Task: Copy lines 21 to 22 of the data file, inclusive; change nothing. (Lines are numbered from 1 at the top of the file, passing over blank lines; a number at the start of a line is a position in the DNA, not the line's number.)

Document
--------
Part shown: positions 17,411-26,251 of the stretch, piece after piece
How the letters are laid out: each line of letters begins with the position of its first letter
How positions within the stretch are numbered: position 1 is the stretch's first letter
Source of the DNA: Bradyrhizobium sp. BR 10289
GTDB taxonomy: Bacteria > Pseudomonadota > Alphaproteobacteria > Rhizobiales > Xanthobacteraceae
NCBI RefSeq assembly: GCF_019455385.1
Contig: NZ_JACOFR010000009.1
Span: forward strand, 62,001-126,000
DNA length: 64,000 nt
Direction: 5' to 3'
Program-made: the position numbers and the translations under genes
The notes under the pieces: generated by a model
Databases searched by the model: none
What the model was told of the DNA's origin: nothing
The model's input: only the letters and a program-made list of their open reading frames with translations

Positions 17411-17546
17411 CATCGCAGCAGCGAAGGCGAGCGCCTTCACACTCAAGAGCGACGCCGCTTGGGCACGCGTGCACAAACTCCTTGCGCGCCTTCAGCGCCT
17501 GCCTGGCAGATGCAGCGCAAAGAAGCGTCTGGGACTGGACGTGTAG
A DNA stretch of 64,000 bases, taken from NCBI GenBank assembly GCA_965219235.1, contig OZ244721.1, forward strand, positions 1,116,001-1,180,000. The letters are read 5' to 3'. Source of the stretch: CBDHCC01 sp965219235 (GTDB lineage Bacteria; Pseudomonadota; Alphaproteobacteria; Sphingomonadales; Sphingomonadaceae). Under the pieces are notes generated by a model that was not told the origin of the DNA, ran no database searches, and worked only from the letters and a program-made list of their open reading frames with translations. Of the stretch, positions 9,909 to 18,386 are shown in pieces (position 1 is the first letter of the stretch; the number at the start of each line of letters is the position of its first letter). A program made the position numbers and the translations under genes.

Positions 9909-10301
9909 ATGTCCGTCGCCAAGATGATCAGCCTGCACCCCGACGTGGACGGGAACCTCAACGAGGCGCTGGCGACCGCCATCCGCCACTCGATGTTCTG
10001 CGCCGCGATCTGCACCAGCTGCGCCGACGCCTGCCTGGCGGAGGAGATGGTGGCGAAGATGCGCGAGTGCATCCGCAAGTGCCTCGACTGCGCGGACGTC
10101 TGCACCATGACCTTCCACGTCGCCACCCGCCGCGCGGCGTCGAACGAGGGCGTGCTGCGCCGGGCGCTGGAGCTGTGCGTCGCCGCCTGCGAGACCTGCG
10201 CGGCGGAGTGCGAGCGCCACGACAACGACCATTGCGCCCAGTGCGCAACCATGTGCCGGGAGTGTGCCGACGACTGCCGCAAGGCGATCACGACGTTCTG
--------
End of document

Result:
9909 ATGTCCGTCGCCAAGATGATCAGCCTGCACCCCGACGTGGACGGGAACCTCAACGAGGCGCTGGCGACCGCCATCCGCCACTCGATGTTCTG
10001 CGCCGCGATCTGCACCAGCTGCGCCGACGCCTGCCTGGCGGAGGAGATGGTGGCGAAGATGCGCGAGTGCATCCGCAAGTGCCTCGACTGCGCGGACGTC